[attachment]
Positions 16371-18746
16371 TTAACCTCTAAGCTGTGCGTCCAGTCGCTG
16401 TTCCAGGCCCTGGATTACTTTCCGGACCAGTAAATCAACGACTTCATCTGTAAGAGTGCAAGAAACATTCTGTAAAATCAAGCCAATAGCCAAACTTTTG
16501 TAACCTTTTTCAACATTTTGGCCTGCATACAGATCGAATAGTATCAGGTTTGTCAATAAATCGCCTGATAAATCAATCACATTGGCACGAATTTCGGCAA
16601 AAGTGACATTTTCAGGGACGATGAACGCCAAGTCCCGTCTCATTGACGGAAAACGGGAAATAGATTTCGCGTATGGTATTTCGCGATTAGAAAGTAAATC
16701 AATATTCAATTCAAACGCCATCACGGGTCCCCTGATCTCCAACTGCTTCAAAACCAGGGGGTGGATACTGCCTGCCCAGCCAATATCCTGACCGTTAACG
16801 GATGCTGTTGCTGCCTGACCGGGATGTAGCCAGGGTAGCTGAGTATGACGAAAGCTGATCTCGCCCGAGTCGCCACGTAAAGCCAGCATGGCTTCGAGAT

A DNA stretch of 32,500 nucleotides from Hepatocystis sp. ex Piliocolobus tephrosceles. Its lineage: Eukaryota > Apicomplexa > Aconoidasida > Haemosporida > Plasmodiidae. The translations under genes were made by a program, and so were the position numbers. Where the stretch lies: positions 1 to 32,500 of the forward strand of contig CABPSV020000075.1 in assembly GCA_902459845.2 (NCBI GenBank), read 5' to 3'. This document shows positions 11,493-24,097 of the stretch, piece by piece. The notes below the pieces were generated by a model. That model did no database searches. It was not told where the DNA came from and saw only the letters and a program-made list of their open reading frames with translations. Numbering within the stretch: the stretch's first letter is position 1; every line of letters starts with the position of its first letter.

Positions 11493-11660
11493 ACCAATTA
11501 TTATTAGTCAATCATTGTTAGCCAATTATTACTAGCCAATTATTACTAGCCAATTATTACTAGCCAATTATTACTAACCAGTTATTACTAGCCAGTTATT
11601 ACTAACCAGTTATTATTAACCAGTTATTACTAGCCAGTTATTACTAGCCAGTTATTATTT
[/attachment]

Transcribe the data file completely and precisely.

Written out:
Positions 16371-18746
16371 TTAACCTCTAAGCTGTGCGTCCAGTCGCTG
16401 TTCCAGGCCCTGGATTACTTTCCGGACCAGTAAATCAACGACTTCATCTGTAAGAGTGCAAGAAACATTCTGTAAAATCAAGCCAATAGCCAAACTTTTG
16501 TAACCTTTTTCAACATTTTGGCCTGCATACAGATCGAATAGTATCAGGTTTGTCAATAAATCGCCTGATAAATCAATCACATTGGCACGAATTTCGGCAA
16601 AAGTGACATTTTCAGGGACGATGAACGCCAAGTCCCGTCTCATTGACGGAAAACGGGAAATAGATTTCGCGTATGGTATTTCGCGATTAGAAAGTAAATC
16701 AATATTCAATTCAAACGCCATCACGGGTCCCCTGATCTCCAACTGCTTCAAAACCAGGGGGTGGATACTGCCTGCCCAGCCAATATCCTGACCGTTAACG
16801 GATGCTGTTGCTGCCTGACCGGGATGTAGCCAGGGTAGCTGAGTATGACGAAAGCTGATCTCGCCCGAGTCGCCACGTAAAGCCAGCATGGCTTCGAGAT

A DNA stretch of 32,500 nucleotides from Hepatocystis sp. ex Piliocolobus tephrosceles. Its lineage: Eukaryota > Apicomplexa > Aconoidasida > Haemosporida > Plasmodiidae. The translations under genes were made by a program, and so were the position numbers. Where the stretch lies: positions 1 to 32,500 of the forward strand of contig CABPSV020000075.1 in assembly GCA_902459845.2 (NCBI GenBank), read 5' to 3'. This document shows positions 11,493-24,097 of the stretch, piece by piece. The notes below the pieces were generated by a model. That model did no database searches. It was not told where the DNA came from and saw only the letters and a program-made list of their open reading frames with translations. Numbering within the stretch: the stretch's first letter is position 1; every line of letters starts with the position of its first letter.

Positions 11493-11660
11493 ACCAATTA
11501 TTATTAGTCAATCATTGTTAGCCAATTATTACTAGCCAATTATTACTAGCCAATTATTACTAGCCAATTATTACTAACCAGTTATTACTAGCCAGTTATT
11601 ACTAACCAGTTATTATTAACCAGTTATTACTAGCCAGTTATTACTAGCCAGTTATTATTT